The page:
Once the audit has been completed and the VAT inspectors have effectively identified infringements, they will send a correction note to the taxpayer. With this notification, the Belgian VAT authorities will be able to impose a proportional or non-proportional fine for each VAT error, irrespective of the taxpayer’s “good faith”. Where traditionally the Belgian authorities have applied a strict penalty policy, a new, more flexible penalty regime was introduced in 2018. Based on this new policy, the taxpayer is able to request (without automatic relief) a full waiver from the VAT penalty, when certain conditions are cumulatively met. Notwithstanding that the new penalty policy entails a relaxation compared to the past, it should be noted that the Belgian penalty policy remains rather stringent compared to other EU Member States.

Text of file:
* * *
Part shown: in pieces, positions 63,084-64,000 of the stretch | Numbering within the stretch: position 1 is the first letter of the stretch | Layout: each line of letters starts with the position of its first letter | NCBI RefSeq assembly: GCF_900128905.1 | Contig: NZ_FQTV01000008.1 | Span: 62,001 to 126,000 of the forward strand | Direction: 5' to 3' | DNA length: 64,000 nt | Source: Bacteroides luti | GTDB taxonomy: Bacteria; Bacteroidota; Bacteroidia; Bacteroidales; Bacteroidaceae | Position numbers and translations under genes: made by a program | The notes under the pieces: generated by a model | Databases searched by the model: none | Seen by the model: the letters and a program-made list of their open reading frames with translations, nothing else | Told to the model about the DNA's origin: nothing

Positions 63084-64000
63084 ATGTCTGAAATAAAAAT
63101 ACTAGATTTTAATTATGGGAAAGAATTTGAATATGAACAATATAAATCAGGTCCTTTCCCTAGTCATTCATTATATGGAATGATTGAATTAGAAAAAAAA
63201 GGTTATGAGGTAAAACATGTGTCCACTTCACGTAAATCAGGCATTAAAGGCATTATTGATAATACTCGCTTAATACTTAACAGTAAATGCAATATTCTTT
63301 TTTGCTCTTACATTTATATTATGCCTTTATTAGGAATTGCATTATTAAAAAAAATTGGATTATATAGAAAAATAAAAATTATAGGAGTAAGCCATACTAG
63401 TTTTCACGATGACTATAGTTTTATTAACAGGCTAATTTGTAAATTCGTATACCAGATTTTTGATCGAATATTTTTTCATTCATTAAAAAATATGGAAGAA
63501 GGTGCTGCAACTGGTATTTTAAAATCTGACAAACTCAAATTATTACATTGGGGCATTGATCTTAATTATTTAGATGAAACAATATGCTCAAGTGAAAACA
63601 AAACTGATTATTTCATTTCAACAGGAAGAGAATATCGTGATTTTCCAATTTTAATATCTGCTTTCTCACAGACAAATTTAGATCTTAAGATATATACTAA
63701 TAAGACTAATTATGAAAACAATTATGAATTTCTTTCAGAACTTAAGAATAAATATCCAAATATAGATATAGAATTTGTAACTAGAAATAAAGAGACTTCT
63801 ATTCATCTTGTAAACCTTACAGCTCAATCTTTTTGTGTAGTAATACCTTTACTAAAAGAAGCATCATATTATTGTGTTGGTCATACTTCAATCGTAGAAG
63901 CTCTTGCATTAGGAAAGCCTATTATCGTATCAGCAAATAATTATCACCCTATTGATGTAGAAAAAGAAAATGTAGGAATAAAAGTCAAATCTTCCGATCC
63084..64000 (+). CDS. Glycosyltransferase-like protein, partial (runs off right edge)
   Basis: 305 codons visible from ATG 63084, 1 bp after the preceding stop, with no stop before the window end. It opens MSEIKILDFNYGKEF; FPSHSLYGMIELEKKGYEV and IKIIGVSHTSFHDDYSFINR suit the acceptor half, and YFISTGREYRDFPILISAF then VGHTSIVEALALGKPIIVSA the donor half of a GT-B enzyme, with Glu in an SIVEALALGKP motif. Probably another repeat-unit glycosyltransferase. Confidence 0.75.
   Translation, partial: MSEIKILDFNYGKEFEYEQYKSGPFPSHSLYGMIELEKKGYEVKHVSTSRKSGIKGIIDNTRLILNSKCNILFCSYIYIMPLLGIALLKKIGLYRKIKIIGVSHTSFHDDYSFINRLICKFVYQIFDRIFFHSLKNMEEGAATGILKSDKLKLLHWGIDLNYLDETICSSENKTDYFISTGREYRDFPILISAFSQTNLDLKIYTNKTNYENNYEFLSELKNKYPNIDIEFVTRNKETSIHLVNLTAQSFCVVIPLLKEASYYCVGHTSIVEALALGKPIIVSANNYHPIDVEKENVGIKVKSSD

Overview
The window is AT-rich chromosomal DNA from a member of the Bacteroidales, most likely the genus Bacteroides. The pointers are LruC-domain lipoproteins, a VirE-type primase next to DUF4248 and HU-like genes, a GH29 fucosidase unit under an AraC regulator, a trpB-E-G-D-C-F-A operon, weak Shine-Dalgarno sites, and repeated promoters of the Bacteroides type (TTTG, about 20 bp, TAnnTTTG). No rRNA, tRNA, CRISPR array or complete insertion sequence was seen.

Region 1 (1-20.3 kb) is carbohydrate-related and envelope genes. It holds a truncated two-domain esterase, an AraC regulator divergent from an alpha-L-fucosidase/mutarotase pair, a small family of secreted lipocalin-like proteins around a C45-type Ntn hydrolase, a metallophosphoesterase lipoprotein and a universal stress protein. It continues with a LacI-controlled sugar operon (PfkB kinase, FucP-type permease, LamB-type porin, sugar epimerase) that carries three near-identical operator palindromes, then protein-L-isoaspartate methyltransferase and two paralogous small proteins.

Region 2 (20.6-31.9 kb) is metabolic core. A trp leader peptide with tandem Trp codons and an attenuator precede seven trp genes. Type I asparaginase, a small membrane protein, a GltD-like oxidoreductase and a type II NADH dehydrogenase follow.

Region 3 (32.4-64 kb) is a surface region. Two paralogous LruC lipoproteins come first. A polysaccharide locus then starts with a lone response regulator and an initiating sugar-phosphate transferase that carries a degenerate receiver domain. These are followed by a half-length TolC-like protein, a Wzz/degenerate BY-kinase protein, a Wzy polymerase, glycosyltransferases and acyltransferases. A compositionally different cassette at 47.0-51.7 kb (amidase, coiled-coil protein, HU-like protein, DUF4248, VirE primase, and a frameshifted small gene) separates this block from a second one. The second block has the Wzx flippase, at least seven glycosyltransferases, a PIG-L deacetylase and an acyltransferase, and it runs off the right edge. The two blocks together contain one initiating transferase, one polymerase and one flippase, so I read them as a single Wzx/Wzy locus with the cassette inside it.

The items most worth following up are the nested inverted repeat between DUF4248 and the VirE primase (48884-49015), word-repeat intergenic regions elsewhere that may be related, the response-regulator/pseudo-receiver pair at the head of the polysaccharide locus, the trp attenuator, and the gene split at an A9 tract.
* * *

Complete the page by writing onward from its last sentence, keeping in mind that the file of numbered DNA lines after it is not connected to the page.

MAPs are generally available to Belgian taxpayers under the double tax treaties where Belgium is a party to – where there are options to apply the specific article (e.g., Article 25) of the double tax treaties, as well as the EU Arbitration Convention. In the event of double taxation, a Belgian taxpayer may file a formal MAP request to initiate the process aimed at eliminating double taxation through the negotiations between the respective competent authorities.
As at December 31, 2019, Belgium has a total of 563 active MAP applications, with 51 transfer pricing cases (i.e., relating to the attribution / allocation of profits between related parties) and 442 other cases started in 2019:[x]
As for rulings in Belgium, the Belgian Ruling Commission has indicated that the number of new ruling applications in 2019 totalled 1.216 (including 59 applications relating to transfer pricing issues), and the number of new ruling pre-filings totalled 2.317 (including 85 pre-filings relating to transfer pricing):[xi]